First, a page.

With anti-Islam rallies held in 16 cities and regional locations throughout Australia over the Easter weekend, religious leaders are responding to the hostility, and one is offering a subtle solution.
Hindu statesman Rajan Zed, president of Universal Society of Hinduism based in Nevada, USA, issued a press release urging the Australian government to set up a “multi-faith centres” in all hospitals throughout the nation as an initiative to support religious equality.
The announcement is contained in a press release following a plan of the Collin Barnett’s government in Western Australia to open a $1.2 billion Perth Children’s Hospital next year.
Zed said that having a multi-faith centre at the children’s hospital would make a neutral place for meditation-prayer-worship-reflection by diverse faith. This would be a step in a positive direction, he added, noting of many world-class hospitals in many countries around the world have multi-faith centres.
Zed further said multi-faith centers would be a highly appropriate place to reach out to God in time of need adding:
All hospitals in Australia should be equipped with multi-faith centers providing resources to the faithful of all major religions and those with no religious affiliation, where patients/families/staff could turn to and feel at home in the moments of suffering/grief/loneliness/difficulty for quite-time/prayer/reflection/spiritual-support and seeking hope/peace/comfort/healing/courage.
He did not specify, however, any formal petition or dialogue being undertaken on the matter.
‘Reclaim Australia’ rallies
Meanwhile in Australia, religious leaders are distressed over the ‘Reclaim Australia’ rallies held over the Easter in 16 capital cities, regional and rural centres. Organizers attacked sharia law, halal certification, and Islamic extremism. Counter-rallies were organised by opposing groups to protest against the ideology behind ‘Reclaim Australia’. Demonstrators clashed with police and some were reportedly injured.
Religious leaders find the rallies distressing more so of what critics call a tinge of “racist Australia.” A man named Shermon Burgess, who goes by the name Great Aussie Patriot, posted on Facebook that more rallies would be held soon which will be “much, much bigger, seeing a lot more people now know that ‘Reclaim Australia’ is here.”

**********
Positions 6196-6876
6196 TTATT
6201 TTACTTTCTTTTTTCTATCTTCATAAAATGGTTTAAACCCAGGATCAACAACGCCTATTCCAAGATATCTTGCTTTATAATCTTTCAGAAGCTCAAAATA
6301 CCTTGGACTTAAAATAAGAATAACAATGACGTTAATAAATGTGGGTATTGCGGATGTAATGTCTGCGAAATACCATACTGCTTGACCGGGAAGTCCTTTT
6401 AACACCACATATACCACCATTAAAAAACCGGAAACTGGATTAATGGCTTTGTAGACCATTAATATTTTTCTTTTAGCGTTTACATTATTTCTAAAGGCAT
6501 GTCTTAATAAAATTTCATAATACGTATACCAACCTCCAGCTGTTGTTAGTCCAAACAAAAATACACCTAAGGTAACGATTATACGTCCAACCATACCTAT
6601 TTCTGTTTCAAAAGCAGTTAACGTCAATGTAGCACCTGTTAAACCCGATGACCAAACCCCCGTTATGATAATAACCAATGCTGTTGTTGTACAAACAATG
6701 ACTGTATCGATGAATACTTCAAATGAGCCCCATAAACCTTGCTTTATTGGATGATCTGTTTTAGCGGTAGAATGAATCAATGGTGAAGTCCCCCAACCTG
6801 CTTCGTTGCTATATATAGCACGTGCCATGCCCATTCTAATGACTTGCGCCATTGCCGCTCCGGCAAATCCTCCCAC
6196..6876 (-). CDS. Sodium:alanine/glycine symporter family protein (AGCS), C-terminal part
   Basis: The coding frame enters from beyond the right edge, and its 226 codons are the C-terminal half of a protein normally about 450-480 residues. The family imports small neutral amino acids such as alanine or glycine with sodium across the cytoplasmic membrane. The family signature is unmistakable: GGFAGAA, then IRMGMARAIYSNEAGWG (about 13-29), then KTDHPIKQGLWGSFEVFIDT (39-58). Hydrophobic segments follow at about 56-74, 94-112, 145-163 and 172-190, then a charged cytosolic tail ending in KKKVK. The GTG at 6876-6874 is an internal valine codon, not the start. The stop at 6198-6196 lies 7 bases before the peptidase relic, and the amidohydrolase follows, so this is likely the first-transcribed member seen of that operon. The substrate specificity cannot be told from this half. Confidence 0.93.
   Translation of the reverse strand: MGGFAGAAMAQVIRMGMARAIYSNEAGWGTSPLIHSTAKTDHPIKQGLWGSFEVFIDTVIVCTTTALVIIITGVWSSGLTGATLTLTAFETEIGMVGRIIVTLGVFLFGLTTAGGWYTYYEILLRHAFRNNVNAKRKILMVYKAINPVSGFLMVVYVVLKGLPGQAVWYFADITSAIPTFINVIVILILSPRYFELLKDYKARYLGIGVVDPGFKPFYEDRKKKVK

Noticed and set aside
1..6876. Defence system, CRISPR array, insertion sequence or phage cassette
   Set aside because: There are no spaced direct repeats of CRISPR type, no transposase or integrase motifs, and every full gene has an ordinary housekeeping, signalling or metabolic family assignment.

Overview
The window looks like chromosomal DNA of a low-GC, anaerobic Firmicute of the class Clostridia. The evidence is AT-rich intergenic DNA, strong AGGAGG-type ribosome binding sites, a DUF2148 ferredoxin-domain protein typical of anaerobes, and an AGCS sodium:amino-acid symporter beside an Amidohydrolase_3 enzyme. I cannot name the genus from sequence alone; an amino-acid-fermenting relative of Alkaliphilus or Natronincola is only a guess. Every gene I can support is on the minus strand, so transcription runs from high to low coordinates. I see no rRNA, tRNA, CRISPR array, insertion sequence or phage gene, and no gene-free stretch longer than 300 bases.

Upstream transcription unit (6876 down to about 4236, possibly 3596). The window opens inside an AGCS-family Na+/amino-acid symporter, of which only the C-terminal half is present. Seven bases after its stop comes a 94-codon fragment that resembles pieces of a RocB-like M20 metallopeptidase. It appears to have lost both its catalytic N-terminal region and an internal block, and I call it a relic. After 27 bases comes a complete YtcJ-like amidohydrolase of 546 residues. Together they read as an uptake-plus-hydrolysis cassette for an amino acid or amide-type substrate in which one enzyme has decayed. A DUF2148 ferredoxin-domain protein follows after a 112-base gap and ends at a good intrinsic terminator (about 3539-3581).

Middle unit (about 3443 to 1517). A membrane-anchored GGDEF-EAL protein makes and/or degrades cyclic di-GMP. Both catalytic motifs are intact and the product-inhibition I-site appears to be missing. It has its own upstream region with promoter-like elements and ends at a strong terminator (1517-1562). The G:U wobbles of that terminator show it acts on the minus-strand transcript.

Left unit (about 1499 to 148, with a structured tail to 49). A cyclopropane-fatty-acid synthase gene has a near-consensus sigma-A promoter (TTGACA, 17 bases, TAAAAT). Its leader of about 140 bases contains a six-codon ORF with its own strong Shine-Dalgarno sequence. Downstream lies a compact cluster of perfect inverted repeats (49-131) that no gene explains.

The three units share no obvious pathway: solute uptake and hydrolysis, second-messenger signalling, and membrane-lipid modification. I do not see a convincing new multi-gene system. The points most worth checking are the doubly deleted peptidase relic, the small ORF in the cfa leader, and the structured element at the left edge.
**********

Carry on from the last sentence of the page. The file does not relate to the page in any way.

The Islamic Council of Victoria called for Prime Minister Tony Abbott to condemn the sentiments expressed at the protests. The council’s President Ghaith Krayem said he is disappointed that elected leaders have failed to set an example of what Australian values are really about.
The commonwealth has been quick to call on our community and leaders to speak out against extremism and hate preaching, yet when these are directed at us they have remained silent. We expect the government to speak out strongly against these co-ordinated rallies and call them what they really are and that is nothing more than a racist and bigoted attack on Muslims.
The council welcomed the statement by the Victorian government, which condemned religious-based attacks. Krayem said Muslim Victorians would play an important role in the state’s multicultural society and said they will not allow such hatred and bigotry to stop this.
FECCA issues a statement:
The Federation of Ethnic Communities’ Councils of Australia (FECCA) stands strongly with its member organisations across Australia against the narrative purported by Reclaim Australia that calls on the Federal Government to ensure the “Australian way of life” is maintained. In response to the Reclaim Australia Rallies which took place on 4 April Australia-wide, FECCA emphasises the value of Australia’s rich cultural diversity.
Joe Caputo, FECCA chair, said that he found the presence of these rallies across the country deeply disconcerting as they pose a risk to social cohesion and harmony. In recent months there has been a rise in racially and religiously motivated attacks against members of Australia’s multicultural communities.
There have been positive examples of Australians working to restore the relationship with migrant and refugee communities such as the “I’ll ride with you” campaign. Despite contributing to the development of Australian society, many culturally and linguistically diverse Australians still feel as though they don’t belong.
At FECCA, we are concerned over the increasingly hostile attitudes towards Muslim Australians and other minority groups. “Whilst we respect the right of every Australian to demonstrate their views peacefully, the rhetoric being expressed towards people from culturally, linguistically and religiously diverse backgrounds should concern the wider Australian community”, said Mr Caputo.
A defining quality of our country is that Australia has a long history of migration. Since the post-war era, Australia has evolved into a culturally and linguistically diverse society. Migrants have contributed to the social, cultural and economic fabric of Australia, with the country greatly benefiting from this unique composition. Diversifying society ensures people gain different cultural experiences and outlooks.
FECCA highlights the many positive attributes of multiculturalism. It is about the recognition, acceptance and celebration of our cultural, linguistic and faith based diversity, as well as our shared commitment to Australian laws and democratic values.
“The message these rallies perpetuate is that Australia is not a welcoming, inclusive place for people of multicultural and multi-faith backgrounds. It is important that the wider Australian society comes together to promote harmony and acceptance,” stated Mr Caputo.
During this time of increased community angst, FECCA would like to reiterate the necessity to reach out to the multicultural community and foster a cohesive, accepting and unified Australia.